In early March, when the snow melted, the dank maple leaves formed a mat over the yard, sealing the hibernating grass from the first breath of spring. The brother who stood on the front porch looked at the unraked mess and flicked his cigarette and sucked on his coffee. The sister came out of the farmhouse with the keys and extended them toward the brother on a flat palm.
The brother did not look at them, or her, but eventually past the leaves at the swaybacked barn and the cows in the lot, wading off the cement pad through their own shit into mud and gravel to nibble at sparse shoots of grass.
The sister withdrew the keys and stood beside him to watch the cows. Their haunches were caked with shit. The sister said: “Someone needs to clean that barn.”
The brother said: “It'll be hell to do it now. You'll just get the spreader stuck.”
The sister folded her arms. In the yard a robin hopped and pecked at the mat of leaves and came up without a worm. The siblings watched it with two pairs of keen brown eyes as it hopped and pecked and then fluttered into the bare maple to chirr, as though calling to the buried worms.
“This place needs you,” she said, rounding on him, “and legally...”
“Oh, legal.” The brother swatted his cigarette at the air. “What do I care for legal? Did Dad ever care for legal?”
“That will is legal. He took care of that.”
“Yeah, to saddle me with this dump. He took care to do that. Of course! So I can continue his legacy of neglect?”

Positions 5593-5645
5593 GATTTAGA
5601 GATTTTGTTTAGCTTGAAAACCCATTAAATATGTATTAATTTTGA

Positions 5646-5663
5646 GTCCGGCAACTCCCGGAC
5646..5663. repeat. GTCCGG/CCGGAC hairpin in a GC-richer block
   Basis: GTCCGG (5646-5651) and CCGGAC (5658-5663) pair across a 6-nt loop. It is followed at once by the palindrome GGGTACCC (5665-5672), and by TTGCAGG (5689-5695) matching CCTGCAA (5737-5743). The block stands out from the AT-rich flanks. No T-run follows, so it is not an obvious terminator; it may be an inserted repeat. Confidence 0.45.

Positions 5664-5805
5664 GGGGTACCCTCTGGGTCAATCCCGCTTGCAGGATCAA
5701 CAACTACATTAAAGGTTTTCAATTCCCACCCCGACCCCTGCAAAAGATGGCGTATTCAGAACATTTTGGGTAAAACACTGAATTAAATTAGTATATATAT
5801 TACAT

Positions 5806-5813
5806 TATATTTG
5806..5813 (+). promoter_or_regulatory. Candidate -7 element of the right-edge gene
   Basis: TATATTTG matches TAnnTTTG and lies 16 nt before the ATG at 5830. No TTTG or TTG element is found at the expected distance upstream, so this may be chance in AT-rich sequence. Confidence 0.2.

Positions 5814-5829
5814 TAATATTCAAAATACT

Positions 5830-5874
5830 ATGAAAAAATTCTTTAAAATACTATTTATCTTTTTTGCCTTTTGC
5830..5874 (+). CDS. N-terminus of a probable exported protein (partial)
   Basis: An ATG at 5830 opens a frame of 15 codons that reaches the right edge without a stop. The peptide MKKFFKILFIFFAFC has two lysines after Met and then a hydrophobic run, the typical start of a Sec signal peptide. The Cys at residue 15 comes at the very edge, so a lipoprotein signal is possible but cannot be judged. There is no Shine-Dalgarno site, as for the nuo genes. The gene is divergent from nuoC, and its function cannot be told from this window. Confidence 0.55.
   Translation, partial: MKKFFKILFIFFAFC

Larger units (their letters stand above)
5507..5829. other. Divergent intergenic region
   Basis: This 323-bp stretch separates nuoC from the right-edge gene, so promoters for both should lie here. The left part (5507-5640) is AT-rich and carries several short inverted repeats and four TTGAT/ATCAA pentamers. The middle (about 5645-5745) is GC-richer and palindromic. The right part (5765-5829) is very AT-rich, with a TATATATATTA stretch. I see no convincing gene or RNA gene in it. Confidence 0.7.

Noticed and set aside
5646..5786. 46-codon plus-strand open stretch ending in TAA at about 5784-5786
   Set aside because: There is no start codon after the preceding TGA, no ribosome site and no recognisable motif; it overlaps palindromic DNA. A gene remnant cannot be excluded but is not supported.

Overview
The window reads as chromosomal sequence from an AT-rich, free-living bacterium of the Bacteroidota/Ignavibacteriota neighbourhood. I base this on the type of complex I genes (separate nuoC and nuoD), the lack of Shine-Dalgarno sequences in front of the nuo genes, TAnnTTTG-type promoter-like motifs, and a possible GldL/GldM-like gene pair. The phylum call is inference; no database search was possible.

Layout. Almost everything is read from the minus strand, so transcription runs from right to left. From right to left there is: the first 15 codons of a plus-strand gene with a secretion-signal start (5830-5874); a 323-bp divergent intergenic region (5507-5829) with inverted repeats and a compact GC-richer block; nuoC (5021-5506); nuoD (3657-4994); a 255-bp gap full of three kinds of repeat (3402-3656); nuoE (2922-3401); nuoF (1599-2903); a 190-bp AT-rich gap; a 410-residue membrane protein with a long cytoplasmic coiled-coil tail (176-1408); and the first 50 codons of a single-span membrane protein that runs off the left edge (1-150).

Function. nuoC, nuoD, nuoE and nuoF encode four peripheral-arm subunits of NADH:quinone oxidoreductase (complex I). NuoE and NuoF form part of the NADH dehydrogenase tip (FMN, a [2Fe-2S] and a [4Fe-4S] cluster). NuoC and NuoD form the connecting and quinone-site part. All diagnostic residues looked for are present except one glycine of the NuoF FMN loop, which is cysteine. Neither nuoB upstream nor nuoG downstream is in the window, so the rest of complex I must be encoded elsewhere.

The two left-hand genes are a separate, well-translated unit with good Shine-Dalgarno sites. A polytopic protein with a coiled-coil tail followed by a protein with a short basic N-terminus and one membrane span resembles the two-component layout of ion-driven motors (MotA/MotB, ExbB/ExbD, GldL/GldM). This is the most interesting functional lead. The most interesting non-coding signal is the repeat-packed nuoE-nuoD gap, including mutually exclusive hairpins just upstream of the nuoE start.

“You could do better.”
“Shit. I'm no farmer.”
The sister shifted the keys to her far hand and reached for his shoulder. The brother shrugged away. In the lot a cow lifted her tail to piss, the white of her water bag just crowning.
“You're his son.”
The brother who saw the cow strode to the porch steps and pointed. “You'll have a calf by morning.”
“Oh, it's Beauty! I knew she would be first.” The sister beamed like a sun. “Oh, stay, won't you? We need to pen her up.”
“I have a lecture to prepare.”
“Do it here. Your desk is still upstairs.”
“Covered in rat turds, no doubt.” But the brother watched Beauty grazing. Another cow butted and shoved her away from the tuft of grass she had found. The sister saw his eyes narrow. She put a hand to her mouth and with the other clutched the keys against her stomach.
“Is the pen clean?” he asked.
“No. But it'll just take a minute to shovel. I'll get my boots.” The sister whirled and her hand had grasped the doorknob before the brother spoke.
“No. No, I've got to go. Just leave her in the pasture. It'll be better out there. I'm sure she'll be fine.”
At the door, the sister watched him snuff his cigarette and toss it in the bushes. He put one foot on the porch steps and looked at her. She dangled the house keys.
“These will be here for you,” she says.
“You can't make me take them,” he says.